Cybercrime continues to be a growing problem for banks and credit unions across the country. The impact of a cybercrime can be very costly for a financial institution, both financially and from a reputational standpoint. The main risks include theft or unauthorized access to sensitive customer information along with the disruption of normal business operations.

In addition, as the number of security threats continues to increase in the financial services industry, regulators are taking a closer look at financial institutions’ policies and procedures to ensure that they can effectively safeguard confidential and non-public information. As an example, the Federal Financial Institutions Examination Council’s (FFIEC) Cybersecurity Assessment Tool (CAT) is designed to ensure financial institutions are prepared in the event of a cybersecurity attack. The FFIEC CAT is now the guide regulators are using to examine institutions and determine their level of cybersecurity preparedness.

Some of the most common security threats financial institutions face today include:

Malware and Ransomware


Ransomware has established itself as one of the leading cyber threats for many organizations, but especially financial institutions. Using ransomware technologies, hackers can gain complete access and control over legitimate websites, often by encrypting data or programs, and extort ransom payments from victims in exchange for restoring access to the individual or business. Malicious software, or “malware”, is no longer characterized by simple aggravating popups and sluggish computer performance, but rather the encryption of all data on a machine, rendering it unusable.

Internet of Things (IoT) Attacks


Unsecured Internet of Things (IoT) devices such as DVRs, home routers, printers and IP cameras are vulnerable to attack since they are not required to have the same level of security as computers. To breach a financial institution, attackers will target insecure devices to create a pathway to other systems. Unsecure IoT devices are also used to launch distributed denial-of-service attacks (DDoS) against institutions. These DDoS attacks prevent legitimate users from accessing computer systems, devices or other online resources. The perpetrator floods the victim’s machine or network with false requests from various sources to overload the system and prevent legitimate access. A well-executed attack can interrupt a host of banking services including website access, ATM networks, and online banking platforms, in addition to internal systems and functions.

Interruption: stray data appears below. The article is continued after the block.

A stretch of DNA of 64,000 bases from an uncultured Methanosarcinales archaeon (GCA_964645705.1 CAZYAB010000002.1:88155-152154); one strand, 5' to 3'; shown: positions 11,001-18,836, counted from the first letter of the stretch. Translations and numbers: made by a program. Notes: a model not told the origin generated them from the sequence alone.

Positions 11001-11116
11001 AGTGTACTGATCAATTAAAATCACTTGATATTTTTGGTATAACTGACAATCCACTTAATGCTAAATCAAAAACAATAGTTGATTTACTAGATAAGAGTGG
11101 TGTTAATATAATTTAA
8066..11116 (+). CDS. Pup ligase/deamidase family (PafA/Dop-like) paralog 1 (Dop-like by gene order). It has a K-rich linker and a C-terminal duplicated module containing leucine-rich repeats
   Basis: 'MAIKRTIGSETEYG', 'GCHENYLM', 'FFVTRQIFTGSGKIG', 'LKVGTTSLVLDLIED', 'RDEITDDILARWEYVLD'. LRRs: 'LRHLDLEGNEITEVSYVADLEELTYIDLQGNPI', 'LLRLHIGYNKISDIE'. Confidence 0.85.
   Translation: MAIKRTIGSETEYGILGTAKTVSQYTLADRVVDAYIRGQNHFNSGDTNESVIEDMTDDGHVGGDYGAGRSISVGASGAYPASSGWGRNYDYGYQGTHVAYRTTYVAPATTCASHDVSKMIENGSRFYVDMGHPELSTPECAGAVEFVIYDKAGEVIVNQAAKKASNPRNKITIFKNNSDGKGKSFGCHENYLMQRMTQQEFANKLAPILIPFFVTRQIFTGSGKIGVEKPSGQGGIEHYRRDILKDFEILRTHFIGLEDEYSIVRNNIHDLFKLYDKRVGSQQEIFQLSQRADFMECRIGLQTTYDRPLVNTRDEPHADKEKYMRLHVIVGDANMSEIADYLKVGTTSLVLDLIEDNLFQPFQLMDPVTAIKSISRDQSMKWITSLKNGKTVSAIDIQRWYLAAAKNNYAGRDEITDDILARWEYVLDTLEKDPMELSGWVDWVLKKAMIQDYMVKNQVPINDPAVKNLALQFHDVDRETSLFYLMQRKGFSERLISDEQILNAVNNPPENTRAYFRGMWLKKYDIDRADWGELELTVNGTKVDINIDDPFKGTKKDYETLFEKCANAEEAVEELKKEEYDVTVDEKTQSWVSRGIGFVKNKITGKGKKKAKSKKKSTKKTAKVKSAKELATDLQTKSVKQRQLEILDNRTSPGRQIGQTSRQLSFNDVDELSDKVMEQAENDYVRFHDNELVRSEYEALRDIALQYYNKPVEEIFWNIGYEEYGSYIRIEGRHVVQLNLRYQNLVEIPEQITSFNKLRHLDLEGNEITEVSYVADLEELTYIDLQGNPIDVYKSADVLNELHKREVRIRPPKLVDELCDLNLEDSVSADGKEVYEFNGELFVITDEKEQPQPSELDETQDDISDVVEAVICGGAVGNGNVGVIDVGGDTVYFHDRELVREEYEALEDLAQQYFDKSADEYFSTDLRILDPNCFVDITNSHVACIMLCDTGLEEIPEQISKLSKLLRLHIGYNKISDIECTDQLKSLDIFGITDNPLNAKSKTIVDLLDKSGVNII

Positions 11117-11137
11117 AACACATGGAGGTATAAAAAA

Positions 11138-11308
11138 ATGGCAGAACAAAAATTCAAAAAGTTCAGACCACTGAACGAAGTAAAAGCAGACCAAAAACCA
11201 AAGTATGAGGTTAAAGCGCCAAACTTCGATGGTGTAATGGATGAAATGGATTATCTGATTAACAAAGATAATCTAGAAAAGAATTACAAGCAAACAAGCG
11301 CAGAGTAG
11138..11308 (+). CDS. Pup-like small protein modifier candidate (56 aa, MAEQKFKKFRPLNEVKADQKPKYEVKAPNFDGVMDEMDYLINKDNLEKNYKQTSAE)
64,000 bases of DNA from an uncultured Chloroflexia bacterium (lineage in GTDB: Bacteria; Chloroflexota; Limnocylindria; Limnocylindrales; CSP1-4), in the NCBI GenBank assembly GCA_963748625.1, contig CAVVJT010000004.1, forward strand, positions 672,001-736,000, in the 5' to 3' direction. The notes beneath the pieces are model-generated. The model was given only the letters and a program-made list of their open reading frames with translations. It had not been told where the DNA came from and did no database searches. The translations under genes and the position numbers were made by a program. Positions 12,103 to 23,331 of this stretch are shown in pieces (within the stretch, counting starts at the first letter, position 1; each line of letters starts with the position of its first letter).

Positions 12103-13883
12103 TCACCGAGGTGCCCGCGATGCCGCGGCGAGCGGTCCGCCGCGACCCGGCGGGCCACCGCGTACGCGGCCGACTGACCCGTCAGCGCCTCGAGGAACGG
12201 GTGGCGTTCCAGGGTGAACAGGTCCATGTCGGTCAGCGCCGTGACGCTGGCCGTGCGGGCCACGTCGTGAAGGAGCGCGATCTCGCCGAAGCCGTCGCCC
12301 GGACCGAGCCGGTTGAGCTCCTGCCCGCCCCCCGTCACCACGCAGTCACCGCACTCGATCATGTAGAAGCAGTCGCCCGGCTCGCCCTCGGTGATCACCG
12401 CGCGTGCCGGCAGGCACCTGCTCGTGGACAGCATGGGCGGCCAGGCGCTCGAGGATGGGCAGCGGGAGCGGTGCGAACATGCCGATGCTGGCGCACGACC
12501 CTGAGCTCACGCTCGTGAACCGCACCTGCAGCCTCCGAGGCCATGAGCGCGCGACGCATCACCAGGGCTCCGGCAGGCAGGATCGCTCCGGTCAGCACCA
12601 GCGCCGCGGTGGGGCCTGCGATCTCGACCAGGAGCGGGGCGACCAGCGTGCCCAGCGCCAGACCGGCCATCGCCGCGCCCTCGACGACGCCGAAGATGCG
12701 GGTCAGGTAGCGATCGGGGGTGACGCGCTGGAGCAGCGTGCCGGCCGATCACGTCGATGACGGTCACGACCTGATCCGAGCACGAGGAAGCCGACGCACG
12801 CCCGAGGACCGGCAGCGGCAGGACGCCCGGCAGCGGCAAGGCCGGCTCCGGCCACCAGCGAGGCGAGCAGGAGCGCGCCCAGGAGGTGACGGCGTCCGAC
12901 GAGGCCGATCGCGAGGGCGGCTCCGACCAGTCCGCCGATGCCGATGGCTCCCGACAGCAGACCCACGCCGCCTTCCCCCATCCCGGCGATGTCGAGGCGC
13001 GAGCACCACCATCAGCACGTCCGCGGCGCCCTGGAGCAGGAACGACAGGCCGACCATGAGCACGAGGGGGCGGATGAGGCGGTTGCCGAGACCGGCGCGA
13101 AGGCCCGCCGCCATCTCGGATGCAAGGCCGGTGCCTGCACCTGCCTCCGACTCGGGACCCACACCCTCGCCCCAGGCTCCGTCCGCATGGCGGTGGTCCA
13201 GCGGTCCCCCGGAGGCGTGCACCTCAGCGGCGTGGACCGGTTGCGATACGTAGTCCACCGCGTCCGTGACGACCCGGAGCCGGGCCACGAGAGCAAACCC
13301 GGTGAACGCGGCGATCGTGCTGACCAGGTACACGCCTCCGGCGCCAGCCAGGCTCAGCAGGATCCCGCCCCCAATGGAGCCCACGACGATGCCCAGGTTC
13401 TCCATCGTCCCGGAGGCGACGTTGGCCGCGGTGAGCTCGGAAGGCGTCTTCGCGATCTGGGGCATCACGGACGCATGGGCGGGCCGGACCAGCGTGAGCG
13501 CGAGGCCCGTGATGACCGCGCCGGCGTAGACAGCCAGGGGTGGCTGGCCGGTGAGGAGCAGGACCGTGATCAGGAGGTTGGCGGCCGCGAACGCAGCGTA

Phishing Scams


Phishing scams that specifically target financial institutions’ employees, attempting to obtain sensitive information such as usernames and passwords, have become increasingly common within the last few years. The goal of phishing is to direct employees to a fraudulent website where they are asked to share login credentials and other personal information. The information that employees are tricked into providing then allow for cybercriminals to read a bank or credit union’s critical information, hack into the employee’s bank and social media accounts, send emails on an employees’ behalf, and gain access to internal documents and customer financial information.

Lack of Third-Party Vendor Security


While a financial institution might have the right security systems and policies in place to protect itself and its customers from a cyber-attack, its third-party providers may not have the same level of security and diligence. This creates a major vulnerability for the financial institution. Without a proactive approach to vendor management, financial institutions are opening themselves up to increased levels of risk that can have a negative impact on the institution’s financial standing, compliance posture and overall ability to serve its customers. Federal regulators have issued guidelines to help institutions better understand and manage the risks associated with outsourcing a bank activity to a service provider. The FFIEC IT Examination Handbook was revised to help guide banks to properly establish and maintain effective vendor and third-party management programs.

Insider Threats


Often, all it takes is a disgruntled employee or ex-employee to release valuable security information and compromise system and data security. Additionally, cybercriminals are increasingly realizing success through bribery as a means to entice bank employees to give up their login credentials or other security information, allowing direct access to internal systems.